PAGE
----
Cons: Returning to those preview pages again . . . this is NOT a comic for the squeamish. All indications are that this will be a brutally, super-powered crime comic with a gangster’s edge. I have friends who are huge fans of JMS’s Supreme Power series . . . based on the previews for #1 they (and anybody else who shares that love) may need a box of tissues to make it through this issue.
Should I buy it?: If you appreciate TV shows or comics that honor and explore the bad guys as (or more) thoroughly as they do their champions of truth and justice this might be the book for you. Fans of Mark Waid’s Empire, Bunn’s Magneto, Breaking Bad, House of Cards, Daredevil’s Wilson Fisk, Sons of Anarchy, Hannibal, and Dexter . . . welcome home.
What we know: Starlord and Kitty Pryde have been dating in the good ol’ 616 for a little while now because Bendis. Now Starlord has been paired up with Kitty’s angrier, colder doppelganger from the Age of Apocalypse. Mismatched antics are sure to ensue!
Pros: This book, and its promotion, seem to be selling the equivalent of a relationship-based sitcom. Alti Firmansyah is a relatively new artist from Indonesia and her style is lively enough that if she and series writer Sam Humphries really play to the comic angle we could have some pretty funny and touching stuff here.
Cons: The characters. On the one hand Starlord and Kitty (at least 616-Kitty) have large and dedicated fan-bases that I suspect will follow them to this book. Character history and fan expectations may work against a series that seems to trying to do something a little sillier and more emotionally engaged than they might expect from the space opera and dystopian/post-apocalyptic tales in which they’re used to seeing the title characters.
Should I buy it?: Y’know what . . . did you like Scott Pilgrim? Gillen and McKelvie’s Young Avengers? Silver Surfer by Slott and Allred? I have a sneaking suspicion that this book will be a better fit for fans of those and similar series than for those following this book for the characters alone. (Still, fans of Starlord & Kitty may enjoy themselves if they show up with an open mind.
What we know: The Thors, ALL the Thors, of multiple Earths band together as a sort of Battleworld police force.
Pros: Jason Aaron has been the primary author of Thor tales for the last several years and this story is the continuation of that Saga. Marvel fans may not be as familiar with Chris Sprouse (he hasn’t drawn a Marvel book in over 10 years) but he’s proven himself a brilliant illustrator in his numerous collaborations with this little-known Original Writer from Northampton England . . . Alan something-or-other. Trust me when I say that getting Mr. Sprouse on board for a Marvel series is WAY overdue and that this series should be a visual treat.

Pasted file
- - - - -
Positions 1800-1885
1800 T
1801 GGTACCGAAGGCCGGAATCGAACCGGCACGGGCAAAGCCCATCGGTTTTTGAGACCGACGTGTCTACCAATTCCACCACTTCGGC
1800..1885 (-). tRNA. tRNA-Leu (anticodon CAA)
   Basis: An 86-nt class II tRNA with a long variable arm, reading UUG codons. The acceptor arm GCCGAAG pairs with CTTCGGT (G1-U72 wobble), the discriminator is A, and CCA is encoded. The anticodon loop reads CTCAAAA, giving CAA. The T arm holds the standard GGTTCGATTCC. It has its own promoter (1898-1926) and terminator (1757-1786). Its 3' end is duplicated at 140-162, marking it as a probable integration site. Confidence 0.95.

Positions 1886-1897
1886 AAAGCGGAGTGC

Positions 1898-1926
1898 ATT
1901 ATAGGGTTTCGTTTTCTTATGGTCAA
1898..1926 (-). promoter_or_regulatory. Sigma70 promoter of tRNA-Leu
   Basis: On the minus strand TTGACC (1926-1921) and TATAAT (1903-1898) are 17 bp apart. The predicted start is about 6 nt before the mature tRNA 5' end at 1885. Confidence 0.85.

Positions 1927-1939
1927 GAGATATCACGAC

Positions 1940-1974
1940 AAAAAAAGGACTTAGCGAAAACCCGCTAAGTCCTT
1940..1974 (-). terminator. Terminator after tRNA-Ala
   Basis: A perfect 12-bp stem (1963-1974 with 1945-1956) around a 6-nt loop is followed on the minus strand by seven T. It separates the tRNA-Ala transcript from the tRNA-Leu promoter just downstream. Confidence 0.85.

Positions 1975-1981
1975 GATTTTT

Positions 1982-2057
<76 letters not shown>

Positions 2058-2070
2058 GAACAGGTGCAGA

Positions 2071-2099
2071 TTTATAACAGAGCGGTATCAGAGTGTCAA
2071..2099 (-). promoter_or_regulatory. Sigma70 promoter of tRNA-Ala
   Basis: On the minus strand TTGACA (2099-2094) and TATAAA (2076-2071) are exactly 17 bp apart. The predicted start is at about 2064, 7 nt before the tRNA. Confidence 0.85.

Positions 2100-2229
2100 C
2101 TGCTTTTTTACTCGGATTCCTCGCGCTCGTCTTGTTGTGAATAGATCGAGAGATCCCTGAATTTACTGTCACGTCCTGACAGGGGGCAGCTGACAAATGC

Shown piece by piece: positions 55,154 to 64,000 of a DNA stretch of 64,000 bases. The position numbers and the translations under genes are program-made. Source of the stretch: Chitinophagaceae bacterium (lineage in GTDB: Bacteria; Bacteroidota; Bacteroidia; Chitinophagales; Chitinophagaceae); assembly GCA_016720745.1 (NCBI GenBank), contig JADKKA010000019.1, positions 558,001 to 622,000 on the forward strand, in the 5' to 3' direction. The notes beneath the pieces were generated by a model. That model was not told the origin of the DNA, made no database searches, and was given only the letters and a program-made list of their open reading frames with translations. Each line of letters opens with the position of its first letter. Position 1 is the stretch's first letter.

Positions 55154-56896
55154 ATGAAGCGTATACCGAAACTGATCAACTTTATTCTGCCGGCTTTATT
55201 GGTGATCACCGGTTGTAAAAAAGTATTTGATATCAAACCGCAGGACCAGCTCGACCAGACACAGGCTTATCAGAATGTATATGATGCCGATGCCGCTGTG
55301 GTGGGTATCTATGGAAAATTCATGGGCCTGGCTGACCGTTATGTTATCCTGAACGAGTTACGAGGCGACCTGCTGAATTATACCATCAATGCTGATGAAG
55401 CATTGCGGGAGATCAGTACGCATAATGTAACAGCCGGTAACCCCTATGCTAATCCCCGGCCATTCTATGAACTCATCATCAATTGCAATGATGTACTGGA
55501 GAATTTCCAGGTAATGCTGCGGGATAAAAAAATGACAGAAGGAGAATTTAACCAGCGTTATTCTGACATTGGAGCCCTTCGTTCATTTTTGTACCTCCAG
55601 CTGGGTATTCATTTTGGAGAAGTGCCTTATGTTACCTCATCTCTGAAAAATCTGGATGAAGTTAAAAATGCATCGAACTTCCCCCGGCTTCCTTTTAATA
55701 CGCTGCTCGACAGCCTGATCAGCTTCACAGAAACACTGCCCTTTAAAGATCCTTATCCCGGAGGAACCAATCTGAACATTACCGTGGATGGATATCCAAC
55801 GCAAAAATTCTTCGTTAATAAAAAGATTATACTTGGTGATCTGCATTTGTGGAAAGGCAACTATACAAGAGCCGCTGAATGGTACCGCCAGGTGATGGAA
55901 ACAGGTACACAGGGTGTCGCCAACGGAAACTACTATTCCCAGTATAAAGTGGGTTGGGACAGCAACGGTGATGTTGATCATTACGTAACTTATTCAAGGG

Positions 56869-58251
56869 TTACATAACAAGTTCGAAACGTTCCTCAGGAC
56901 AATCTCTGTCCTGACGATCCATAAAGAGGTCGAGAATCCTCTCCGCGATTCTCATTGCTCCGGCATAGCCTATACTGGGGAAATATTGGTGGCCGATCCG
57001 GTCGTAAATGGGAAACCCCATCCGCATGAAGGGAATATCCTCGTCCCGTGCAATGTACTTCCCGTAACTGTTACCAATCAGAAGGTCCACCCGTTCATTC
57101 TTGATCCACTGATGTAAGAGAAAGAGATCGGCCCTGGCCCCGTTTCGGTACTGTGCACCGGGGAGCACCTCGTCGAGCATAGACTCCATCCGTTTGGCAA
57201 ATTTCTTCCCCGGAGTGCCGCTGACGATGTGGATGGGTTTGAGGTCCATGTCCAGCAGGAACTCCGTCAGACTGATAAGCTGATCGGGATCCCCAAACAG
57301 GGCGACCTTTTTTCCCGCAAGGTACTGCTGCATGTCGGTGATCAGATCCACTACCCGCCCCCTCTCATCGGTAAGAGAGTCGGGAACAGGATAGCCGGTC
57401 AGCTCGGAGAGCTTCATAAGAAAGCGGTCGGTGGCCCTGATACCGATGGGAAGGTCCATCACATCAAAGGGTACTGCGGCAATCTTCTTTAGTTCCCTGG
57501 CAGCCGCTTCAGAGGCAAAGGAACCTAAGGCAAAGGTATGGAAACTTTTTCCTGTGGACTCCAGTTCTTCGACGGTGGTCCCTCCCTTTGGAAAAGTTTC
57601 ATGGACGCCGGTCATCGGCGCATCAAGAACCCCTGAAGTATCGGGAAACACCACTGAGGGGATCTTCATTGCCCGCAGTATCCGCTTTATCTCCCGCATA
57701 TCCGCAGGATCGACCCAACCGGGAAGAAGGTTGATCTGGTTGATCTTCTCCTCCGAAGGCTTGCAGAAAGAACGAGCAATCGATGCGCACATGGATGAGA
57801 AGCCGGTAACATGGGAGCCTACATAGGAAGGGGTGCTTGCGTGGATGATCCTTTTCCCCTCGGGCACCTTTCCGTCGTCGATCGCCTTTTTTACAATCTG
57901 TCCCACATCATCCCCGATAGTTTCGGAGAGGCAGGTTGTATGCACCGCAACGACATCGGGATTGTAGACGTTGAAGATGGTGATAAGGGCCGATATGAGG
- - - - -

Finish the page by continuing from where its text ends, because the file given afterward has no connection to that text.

Cons: The sheer concentration of different iterations of Thor may be a bit much for some readers. Readers expecting the high fantasy of the Thor films may be surprised by the alleged “Police Drama” feel that Aaron has promoted the book as having.
Should I buy it?: Are you a fan of Jason Aaron? Thor (classic OR ultimate OR new female OR Storm OR Frog-Thor OR Beta-Ray Bill)? Are you fond of police dramas like CSI and Law and Order and Brooklyn Nine-Nine (I know it’s not a drama; I just really like Brooklyn Nine-Nine)? Do you enjoy neatly rendered, highly dynamic sequential art? If you answered yes to one or more of those questions give this book a shot. If you answered yes to all of the above, go ahead and let the staff at your local comic shop know to hold a copy for you.
What we know: Interdimensional conqueror Arkon the Magnificent (or is that Arkon the Imperion? eh, either way) traverses the battleworld realm of Weirdworld in a series that seems intent on living up to its name.
Pros: If there is any writer in the present Marvel stable who seems up to making a book with a title like “Weirdworld” not only live up to its name, but also good, it’s Jason Aaron. Aaron’s fans might well remember his weird, wacky and inspired work on Wolverine and the X-Men or Original Sin. The spiritual successor to Marvel’s ’70s super-Steves (Gerber and Englehart) Aaron is absolutely the right man for this job. Add to the equation the genuinely gorgeous and lush illustration work of Michael del Mundo, and this series may be a career defining prestige project.
Cons: The fantasy setting, quirky tone, and previously marginal characters may be a bit much for some readers to take.
Should I buy it?: I suppose that all depends . . . I suspect readers on the poles of investment in the Marvel U will get the most out of this title. i.e. those who have a low level of investment in the Marvel U will appreciate the title on its own merits and craftsmanship without regard to Marvel continuity may delight in it. Likewise, the fan who is such a devoted scholar of the Marvel Saga that their knowledge begins to border on the encyclopedic (author’s aside: I have delusions of falling into this category), and has some familiarity with Arkon and the other more obscure corners of Marvel-dom may find this a worthy investment. Fans towards the middle of this spectrum (e.g. a reader who is devoted finish the first issue feeling disappointed or confused if they don’t approach the series with a very open mind.
What we know: In Westchester the X-Men are back just as you remember them from their early nineties animated series.
Pros: There are many contemporary fans for whom this series was their introduction both to the X-Men and to comics. If properly executed (and by all accounts of the first issue based on its digital release in May it is) this book should scratch that long standing itch of readers yearning for a book that revived that team and dynamic.